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Obama’s budget calls for 75 percent increase in vehicle research funding

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Politics,Beltway Confidential,Michal Conger

President Obama’s 2014 budget proposal calls for higher spending on electric vehicles, including a 75 percent increase in funding for electric vehicle research.

The president’s budget allocates $575 million to to increase the “affordability and convenience” of environmentally-friendly vehicles and domestic renewable fuels, in addition to the $2 billion Energy Security Trust designed to get cars and trucks off oil. “Funding supports the EV Everywhere initiative, a targeted effort to make electric-powered vehicles as affordable and convenient as gasoline-powered vehicles for the average American family within a decade,” according to the budget.

As part of his goal to make plug-in vehicles cheaper, Obama proposed expanding the $7,000 tax credit for electric vehicles to $10,000. His proposal would allow dealers to claim the credit, as a way of allowing owners to get the credit at the time of the purchase rather than when they file their tax return.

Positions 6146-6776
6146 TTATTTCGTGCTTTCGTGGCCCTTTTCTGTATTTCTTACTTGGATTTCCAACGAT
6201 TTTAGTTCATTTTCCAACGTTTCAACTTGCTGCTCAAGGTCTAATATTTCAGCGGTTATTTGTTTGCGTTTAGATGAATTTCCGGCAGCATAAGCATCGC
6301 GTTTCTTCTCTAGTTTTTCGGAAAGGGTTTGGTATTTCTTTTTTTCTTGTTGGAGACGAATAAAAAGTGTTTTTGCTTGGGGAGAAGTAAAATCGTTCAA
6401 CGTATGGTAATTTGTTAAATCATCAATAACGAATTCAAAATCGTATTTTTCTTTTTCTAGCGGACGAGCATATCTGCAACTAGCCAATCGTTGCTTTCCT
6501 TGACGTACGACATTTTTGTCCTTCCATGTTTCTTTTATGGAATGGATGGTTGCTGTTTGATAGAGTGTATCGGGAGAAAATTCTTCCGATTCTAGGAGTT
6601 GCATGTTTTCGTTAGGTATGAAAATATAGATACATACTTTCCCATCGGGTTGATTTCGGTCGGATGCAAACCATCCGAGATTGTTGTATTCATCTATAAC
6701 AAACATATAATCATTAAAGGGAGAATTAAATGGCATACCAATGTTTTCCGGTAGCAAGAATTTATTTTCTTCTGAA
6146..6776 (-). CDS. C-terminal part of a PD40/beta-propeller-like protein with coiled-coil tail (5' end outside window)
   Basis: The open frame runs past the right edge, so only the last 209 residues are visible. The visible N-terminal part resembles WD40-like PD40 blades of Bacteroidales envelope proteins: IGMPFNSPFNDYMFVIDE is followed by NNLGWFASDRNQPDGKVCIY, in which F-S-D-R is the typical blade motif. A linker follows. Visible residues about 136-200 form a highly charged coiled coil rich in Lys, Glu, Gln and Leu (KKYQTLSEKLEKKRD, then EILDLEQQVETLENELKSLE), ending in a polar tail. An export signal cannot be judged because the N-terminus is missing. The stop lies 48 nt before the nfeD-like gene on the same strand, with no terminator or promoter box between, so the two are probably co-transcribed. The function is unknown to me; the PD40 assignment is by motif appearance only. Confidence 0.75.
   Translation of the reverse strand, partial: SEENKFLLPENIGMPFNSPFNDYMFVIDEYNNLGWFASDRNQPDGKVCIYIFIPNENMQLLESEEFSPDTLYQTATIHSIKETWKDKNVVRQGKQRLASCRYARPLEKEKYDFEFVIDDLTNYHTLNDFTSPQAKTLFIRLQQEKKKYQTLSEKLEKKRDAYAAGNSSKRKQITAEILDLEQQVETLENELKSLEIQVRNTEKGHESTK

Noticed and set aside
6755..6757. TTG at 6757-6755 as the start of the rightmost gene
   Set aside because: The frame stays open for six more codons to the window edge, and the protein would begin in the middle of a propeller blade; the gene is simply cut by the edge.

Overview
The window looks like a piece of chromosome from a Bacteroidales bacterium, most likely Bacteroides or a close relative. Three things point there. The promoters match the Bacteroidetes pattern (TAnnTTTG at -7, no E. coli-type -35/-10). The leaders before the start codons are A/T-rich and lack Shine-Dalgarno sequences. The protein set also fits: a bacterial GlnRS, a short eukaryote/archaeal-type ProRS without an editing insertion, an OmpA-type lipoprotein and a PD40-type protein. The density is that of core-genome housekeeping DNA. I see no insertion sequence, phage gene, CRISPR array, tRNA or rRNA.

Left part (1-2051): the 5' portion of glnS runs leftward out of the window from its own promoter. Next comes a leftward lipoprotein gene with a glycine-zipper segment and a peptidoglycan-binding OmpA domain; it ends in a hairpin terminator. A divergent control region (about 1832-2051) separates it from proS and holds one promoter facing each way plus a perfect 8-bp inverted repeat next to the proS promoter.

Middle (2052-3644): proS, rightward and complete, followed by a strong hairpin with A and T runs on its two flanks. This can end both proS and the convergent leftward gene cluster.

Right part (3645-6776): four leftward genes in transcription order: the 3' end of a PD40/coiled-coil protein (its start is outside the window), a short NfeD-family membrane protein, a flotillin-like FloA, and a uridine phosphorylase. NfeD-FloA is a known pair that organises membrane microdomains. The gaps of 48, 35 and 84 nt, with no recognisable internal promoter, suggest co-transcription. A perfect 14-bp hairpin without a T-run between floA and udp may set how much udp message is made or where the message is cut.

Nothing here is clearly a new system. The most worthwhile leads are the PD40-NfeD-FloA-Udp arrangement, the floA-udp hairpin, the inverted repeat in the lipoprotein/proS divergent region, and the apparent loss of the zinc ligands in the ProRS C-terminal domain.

Obama called in 2008 for 1 million plug-in electric vehicles to be on the roads by 2015. But analysts think that goal may be almost impossible, according to the Detroit News, because only about 70,000 plug-in vehicles have been sold in the United States since 2011. The president also proposed competitively selected “advanced vehicle deployment communities,” which would test approaches to using the vehicles in specific communities. Budget proposals are subject to approval by Congress, but not a single member of Congress voted in favor of the president’s last two budgets.
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